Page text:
Hm, you did not tell that you tried those obvious solutions already.

I can understand that mentioning the same mount point two times in the configuration is seen as an error. After all one would hide the other and why “would one want that”?

That brings us again one step further to the root problem: why would one want such a situation? Apparently what you want is not something that is foreseen by the designers ;).

BTW going for s systemd unit is of course still possible. I guess.

It is a bit of searching and maybe trial and error.

It maybe you need a .service and not a .system.

man systemd.service

Have look at what I assume is the mount service:


It has some usefull (IMHO) hints, like the Type=oneshot, etc.

I would start with e.g.

Description=Mount extra file system over existing when available


Maybe it needs some more dependencies.

That brings us again one step further to the root problem: why would one want such a situation?

This is needed because of a deficiency in the NVIDIA drivers.

I have two machines: A desk machine with an NVIDIA display and a T420s Laptop with an Intel display chip.
When I am at home, my Wife uses the Laptop occasionally for a bit of web surfing.
However, when I travel, I remove my main drive (an SSD) out of the desk machine and use it as the boot drive for the laptop.
When I ran Suse 13.2, this was NEVER a problem. However, with 42.2, the NVIDIA drivers MUST be removed BEFORE
the disk is inserted and booted. Otherwise Plasma will NOT start. For The converse, if the NVIDIA drivers are NOT installed
on the desk machine, system has a tendency to lock.

So rather than constantly trying to remember to install/uninstall these drivers when the disk is swapped (which is also very time consuming),
I figure I would set up the (small) laptop disk as the permanent boot, with some “simple” logic to mount the SSD data & home partitions in place of the
laptop’s. This saves me having to swap drivers, or trying to sync data, settings, etc.

I CANNOT believe that I am the only one in the world who needs this…

I would start with e.g.

Thanx for the starting point. I also DID try playing around with the file that launches boot.local to see if I could get it to stop until complete
(TimeoutSec=infinity) but that didn’t seem to do much of anything.

I’ve got the new unit file in place and the system log says it timed-out (no password prompt, either).
I’ve got some debugging (and some self-education) to do.

However, the Wife is calling me for lunch, and wants me to do some non-computer based chores :frowning:
I’ll probably get back to this later today or early tomorrow.

Thanx for all the assistance.


Please take into account that I have no experience with the encrypting, thus I have no idea where the asking for the encryption password is going to. But when it is simply asked on the console when a mount is done, that should work I guess.

I do not know how you installed nVidia drivers, but if you used openSUSE RPM it puts libraries in separate directories and adds ld.so.conf snippet to override default ones. So if the only reason is to remove nVidia drivers, simple script that adds/removes ld.so.conf snippet on boot depending on whether nVidia hardware is present looks enough.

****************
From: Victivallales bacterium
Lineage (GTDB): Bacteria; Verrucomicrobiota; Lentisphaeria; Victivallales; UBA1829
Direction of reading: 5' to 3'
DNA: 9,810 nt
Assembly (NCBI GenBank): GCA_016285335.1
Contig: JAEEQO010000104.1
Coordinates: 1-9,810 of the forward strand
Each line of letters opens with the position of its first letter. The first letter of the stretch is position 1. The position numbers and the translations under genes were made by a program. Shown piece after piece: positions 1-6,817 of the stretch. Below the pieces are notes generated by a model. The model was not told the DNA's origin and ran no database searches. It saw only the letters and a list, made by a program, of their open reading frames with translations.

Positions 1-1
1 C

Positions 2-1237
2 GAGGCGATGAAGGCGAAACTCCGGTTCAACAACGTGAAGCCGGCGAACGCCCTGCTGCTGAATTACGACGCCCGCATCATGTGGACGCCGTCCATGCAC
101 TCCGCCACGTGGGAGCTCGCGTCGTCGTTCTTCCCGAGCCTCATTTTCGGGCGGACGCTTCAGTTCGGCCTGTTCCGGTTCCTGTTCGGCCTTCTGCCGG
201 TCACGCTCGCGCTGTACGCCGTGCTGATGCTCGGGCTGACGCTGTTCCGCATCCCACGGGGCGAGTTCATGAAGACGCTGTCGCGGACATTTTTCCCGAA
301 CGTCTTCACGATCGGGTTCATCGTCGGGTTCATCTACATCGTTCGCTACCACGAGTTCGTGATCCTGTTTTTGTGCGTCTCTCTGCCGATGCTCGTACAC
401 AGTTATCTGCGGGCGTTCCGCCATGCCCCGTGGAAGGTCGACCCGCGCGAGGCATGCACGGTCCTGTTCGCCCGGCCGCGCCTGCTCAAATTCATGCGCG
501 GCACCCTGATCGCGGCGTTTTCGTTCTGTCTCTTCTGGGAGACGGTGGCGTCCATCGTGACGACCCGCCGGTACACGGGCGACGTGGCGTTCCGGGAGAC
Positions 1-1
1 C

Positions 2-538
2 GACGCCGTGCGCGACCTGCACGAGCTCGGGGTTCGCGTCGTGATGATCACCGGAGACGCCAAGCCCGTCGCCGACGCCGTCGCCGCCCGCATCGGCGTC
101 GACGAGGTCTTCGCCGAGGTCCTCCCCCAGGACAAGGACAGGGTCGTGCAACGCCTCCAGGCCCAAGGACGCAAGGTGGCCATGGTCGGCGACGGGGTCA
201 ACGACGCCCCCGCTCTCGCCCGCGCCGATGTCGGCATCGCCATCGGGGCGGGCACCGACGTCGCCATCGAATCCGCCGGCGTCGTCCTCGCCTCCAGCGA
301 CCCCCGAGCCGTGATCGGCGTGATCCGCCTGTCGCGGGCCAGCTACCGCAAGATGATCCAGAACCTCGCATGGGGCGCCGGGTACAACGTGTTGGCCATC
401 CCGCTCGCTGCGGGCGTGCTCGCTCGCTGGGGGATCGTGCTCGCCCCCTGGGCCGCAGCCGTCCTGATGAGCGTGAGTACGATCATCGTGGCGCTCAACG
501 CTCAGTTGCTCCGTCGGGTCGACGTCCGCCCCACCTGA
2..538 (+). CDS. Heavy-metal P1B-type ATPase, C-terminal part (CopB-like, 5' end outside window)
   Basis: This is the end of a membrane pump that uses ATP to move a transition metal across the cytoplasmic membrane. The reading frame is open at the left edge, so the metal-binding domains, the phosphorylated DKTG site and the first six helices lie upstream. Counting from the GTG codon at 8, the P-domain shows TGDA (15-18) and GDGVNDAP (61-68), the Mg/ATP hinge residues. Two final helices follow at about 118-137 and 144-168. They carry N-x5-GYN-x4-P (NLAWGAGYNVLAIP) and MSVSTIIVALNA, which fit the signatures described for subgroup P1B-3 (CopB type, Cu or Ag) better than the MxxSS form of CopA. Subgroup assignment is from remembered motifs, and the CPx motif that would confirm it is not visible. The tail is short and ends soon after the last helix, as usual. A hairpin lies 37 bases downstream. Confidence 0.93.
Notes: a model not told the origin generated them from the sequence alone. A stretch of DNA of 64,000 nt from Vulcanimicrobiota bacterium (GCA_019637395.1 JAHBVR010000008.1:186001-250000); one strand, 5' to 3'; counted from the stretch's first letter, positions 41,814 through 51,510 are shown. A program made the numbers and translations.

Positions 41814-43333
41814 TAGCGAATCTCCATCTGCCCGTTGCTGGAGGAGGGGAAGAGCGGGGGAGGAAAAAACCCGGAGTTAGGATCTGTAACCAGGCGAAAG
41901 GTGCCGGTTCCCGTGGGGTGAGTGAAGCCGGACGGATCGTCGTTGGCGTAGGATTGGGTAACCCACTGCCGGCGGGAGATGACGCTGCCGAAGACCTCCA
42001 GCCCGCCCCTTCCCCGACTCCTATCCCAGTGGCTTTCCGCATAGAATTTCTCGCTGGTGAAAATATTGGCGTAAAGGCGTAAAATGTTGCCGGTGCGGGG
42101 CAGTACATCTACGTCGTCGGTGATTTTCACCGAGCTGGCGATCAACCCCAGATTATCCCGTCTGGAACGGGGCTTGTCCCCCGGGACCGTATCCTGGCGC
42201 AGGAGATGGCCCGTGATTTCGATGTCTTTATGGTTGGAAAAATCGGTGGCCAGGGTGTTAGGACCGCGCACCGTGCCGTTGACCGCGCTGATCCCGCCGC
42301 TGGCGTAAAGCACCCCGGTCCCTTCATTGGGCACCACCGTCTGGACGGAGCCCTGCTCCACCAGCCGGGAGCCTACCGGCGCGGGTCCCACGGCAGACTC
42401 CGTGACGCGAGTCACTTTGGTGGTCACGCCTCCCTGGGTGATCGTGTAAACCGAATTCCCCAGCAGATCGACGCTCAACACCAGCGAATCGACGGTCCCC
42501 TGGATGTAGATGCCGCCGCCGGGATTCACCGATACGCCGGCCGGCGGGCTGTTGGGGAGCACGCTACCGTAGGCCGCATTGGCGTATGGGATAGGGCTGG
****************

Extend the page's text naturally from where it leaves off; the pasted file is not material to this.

Unfortunately, that was tried, without much success. It got Plasma started, but as soon as ANY graphical app (including some Web pages) started,
Plasma would crash. The only thing that reliably works (at least for me) is to COMPLETELY remove the proprietary drivers.

In any event, after MUCH trial & error, and a LOT of re-boots, I have the magic needed:
Two keywords in the UNIT section get the script executed at the right time:




in the Service section

The trick is finding where the system has finished with the /etc/fstab mounts but has not yet started spinning off
multiple, parallel processes.

There doesn’t seem to be any easy way to figure out the order in which systemd starts various services.
The best that can be done is to look at the log AFTER the system is up and make a guess.
What also makes the sequence hard to figure out is that log entries from various services are inter-dispersed.
It would seem to me that there SHOULD be a command to display the order of service start,
but It if there is, I did not discover it.

After MUCH effort I have restored some functionality to LEAP that was lost from 13.2.
Hopefully, the next release of Suse will NOT drastically change the service start order,
or another day of reboots will be on tap :frowning:

I’ve learned quite a bit in the past 24 hours…

Thanx for your help!



And thank for posting the configuration lines that did the trick. They may be very helpful to others.

I do not think that openSUSE will switch to another SysVinit/Systemd rplacement in due time ;).

But note that systemd was already used in 13.2 (and even earlier). And that systemd, certainly in the begin, was (and at least partly still is) able to handle SysVinit constructs (in init.d and rcN.d, etc.) upwards compatible. This to make transit easier. But when one lets go the opportunity, there comes a moment where one is better off having done the transition.

Did you also update ld.so cache after changing configuration?